The edge of the network is now far out of sight for most IT teams. The typical enterprise has not only their own private, on-site applications and infrastructure, but also public cloud, Software as a Service (SaaS) and devices all trading data in and out of the network. Network monitoring, if not approached with a vigilant strategy, is all but out of control.
Network monitoring is further complicated by the wide spread of access, and the introduction of third-party devices that often are not supported with the same level of interest in protecting the network that the enterprise may employ. What results is a broad attack surface that must be monitored and protected.
Organizations often talk about prioritizing visibility and have every intention of gaining control over their network monitoring, but may fail to define exactly what that means. In the end, they are often stuck with whatever visibility is offered to them from a SaaS provider or other third-party supplier. In addition, enterprises are utilizing automation techniques that, while making configuration easier and more streamlined, further limit the visibility into network activity.
A flood of data: The forecasts indicate that the torrent of data is just getting started. By 2020, it’s expected that there will be 20 million connected devices, representing a nearly constant flow of data between those devices and network centers. What that means for network monitoring is a massive number of endpoints and access opportunities for hackers. It’s also expected that by 2020, there will be 25 gigabytes of data per capita per month.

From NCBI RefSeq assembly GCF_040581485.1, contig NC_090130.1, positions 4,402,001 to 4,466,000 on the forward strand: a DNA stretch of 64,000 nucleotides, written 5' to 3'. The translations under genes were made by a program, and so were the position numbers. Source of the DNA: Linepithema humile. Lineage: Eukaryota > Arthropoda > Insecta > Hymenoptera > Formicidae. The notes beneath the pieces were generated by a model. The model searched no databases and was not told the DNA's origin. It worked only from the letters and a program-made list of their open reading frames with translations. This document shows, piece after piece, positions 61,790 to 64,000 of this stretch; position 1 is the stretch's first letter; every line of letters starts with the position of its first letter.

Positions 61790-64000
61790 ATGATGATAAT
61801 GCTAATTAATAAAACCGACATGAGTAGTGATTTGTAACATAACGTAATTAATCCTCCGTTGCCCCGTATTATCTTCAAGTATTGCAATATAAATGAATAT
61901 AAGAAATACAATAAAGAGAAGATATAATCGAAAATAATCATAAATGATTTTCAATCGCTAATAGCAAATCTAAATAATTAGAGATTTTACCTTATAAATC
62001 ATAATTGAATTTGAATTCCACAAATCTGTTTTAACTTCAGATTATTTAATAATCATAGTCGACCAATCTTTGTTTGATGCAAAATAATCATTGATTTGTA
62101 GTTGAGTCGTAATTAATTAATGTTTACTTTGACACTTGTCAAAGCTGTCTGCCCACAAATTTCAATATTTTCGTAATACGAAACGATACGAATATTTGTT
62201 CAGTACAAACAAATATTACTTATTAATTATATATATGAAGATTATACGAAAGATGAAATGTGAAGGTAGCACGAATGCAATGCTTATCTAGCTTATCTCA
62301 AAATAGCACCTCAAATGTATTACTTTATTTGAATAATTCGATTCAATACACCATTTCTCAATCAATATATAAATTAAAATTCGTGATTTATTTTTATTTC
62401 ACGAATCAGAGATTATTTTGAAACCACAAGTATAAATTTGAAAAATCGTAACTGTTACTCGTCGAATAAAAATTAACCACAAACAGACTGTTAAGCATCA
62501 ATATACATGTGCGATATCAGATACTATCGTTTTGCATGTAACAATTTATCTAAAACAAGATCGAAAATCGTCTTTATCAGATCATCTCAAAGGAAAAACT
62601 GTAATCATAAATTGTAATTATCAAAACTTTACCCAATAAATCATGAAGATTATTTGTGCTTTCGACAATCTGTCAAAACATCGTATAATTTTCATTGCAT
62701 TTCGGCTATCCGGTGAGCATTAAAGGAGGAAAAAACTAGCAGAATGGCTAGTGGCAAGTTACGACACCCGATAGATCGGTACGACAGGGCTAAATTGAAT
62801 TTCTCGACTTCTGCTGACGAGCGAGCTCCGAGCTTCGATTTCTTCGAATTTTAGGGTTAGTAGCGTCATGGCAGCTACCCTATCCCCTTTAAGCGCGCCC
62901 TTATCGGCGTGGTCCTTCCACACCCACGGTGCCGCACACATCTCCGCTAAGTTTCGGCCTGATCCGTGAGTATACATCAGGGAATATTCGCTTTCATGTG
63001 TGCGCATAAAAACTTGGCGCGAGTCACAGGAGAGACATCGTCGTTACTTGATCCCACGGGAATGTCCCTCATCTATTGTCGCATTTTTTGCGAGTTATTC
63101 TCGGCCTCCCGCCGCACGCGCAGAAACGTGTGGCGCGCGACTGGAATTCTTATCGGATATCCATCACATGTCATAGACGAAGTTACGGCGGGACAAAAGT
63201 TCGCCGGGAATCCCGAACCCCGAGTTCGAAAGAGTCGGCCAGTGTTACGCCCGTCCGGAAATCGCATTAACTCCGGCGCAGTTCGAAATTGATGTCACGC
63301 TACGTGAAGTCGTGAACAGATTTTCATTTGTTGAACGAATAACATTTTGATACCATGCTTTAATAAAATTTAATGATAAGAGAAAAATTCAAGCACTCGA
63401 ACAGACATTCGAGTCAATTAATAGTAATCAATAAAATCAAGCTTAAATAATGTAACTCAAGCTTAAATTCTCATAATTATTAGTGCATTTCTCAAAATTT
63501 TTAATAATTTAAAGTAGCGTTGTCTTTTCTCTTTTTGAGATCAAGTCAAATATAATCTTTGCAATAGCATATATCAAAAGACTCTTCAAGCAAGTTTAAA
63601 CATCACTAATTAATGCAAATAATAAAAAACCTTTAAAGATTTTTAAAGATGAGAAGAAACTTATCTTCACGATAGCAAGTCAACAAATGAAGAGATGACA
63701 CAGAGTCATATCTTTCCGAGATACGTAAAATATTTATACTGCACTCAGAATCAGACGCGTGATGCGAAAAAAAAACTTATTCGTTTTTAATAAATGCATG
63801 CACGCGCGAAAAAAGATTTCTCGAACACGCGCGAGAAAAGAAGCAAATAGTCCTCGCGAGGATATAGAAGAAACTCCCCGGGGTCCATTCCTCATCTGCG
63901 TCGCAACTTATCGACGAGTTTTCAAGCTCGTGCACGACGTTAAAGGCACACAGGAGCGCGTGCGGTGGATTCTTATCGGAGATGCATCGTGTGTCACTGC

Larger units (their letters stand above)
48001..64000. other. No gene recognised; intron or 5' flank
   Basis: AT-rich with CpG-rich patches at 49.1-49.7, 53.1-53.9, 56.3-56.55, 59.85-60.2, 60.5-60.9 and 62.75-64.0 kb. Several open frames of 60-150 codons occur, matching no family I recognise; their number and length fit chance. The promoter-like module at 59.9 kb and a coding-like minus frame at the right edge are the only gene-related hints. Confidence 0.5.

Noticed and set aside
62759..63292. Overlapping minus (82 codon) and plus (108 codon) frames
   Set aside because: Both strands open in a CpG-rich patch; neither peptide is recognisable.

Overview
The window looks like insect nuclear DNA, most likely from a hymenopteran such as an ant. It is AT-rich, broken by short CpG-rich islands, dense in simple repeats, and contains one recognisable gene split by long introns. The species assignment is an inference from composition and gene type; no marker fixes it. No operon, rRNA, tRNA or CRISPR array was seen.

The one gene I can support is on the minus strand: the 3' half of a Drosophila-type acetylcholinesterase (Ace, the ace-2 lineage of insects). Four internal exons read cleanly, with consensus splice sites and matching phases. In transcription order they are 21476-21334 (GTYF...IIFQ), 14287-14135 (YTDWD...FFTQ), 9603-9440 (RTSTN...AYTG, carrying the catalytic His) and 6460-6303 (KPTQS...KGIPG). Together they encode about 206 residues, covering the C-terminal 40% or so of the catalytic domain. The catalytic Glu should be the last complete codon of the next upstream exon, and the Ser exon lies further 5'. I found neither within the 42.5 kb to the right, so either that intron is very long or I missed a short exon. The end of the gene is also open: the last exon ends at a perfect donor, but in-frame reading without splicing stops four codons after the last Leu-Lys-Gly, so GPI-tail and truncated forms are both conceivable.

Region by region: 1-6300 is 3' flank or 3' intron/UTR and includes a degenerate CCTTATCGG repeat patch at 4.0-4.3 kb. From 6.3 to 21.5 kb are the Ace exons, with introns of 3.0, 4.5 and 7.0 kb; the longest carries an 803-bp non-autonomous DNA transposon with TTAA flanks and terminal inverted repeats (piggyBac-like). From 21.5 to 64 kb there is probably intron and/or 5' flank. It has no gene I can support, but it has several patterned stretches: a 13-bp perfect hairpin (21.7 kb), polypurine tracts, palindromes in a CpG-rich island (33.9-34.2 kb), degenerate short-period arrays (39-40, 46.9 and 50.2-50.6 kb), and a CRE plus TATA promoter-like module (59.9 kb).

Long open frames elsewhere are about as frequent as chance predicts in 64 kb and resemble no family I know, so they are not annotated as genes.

The result for IT teams is the need for a variety of security monitoring and data compliance resources, and the resources to train team members on monitoring a range of threats inside and outside the perimeter of the enterprise.
Monitoring data leakage: A major challenge with this new flood of data is detecting when data is going somewhere it shouldn’t. It happens when data is being moved to a part of the network that appears legitimate, but then is redirected to another location and then out to a cybercriminal. IT teams need a real-time data monitoring system that allows them to track the flow of data by application type across the entire network.
Securing the network remains a challenge for enterprises, but the first step is identifying where there is limited visibility and taking the opportunity to make adjustments.
To learn more about how you can help your customers evaluating their networking monitoring and deliver them the solutions to keep their networks safe, get in touch with us at eXemplify.